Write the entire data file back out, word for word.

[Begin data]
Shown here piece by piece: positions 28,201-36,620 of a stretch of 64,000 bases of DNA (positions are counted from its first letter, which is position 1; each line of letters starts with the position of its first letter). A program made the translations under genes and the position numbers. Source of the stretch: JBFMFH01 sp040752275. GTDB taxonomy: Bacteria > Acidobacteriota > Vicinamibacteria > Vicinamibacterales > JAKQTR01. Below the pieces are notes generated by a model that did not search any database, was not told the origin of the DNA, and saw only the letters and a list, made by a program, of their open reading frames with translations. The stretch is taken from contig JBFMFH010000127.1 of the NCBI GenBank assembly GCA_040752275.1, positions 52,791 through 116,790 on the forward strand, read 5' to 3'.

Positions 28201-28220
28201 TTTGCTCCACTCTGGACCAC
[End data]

Shown here piece by piece: positions 28,201-36,620 of a stretch of 64,000 bases of DNA (positions are counted from its first letter, which is position 1; each line of letters starts with the position of its first letter). A program made the translations under genes and the position numbers. Source of the stretch: JBFMFH01 sp040752275. GTDB taxonomy: Bacteria > Acidobacteriota > Vicinamibacteria > Vicinamibacterales > JAKQTR01. Below the pieces are notes generated by a model that did not search any database, was not told the origin of the DNA, and saw only the letters and a list, made by a program, of their open reading frames with translations. The stretch is taken from contig JBFMFH010000127.1 of the NCBI GenBank assembly GCA_040752275.1, positions 52,791 through 116,790 on the forward strand, read 5' to 3'.

Positions 28201-28220
28201 TTTGCTCCACTCTGGACCAC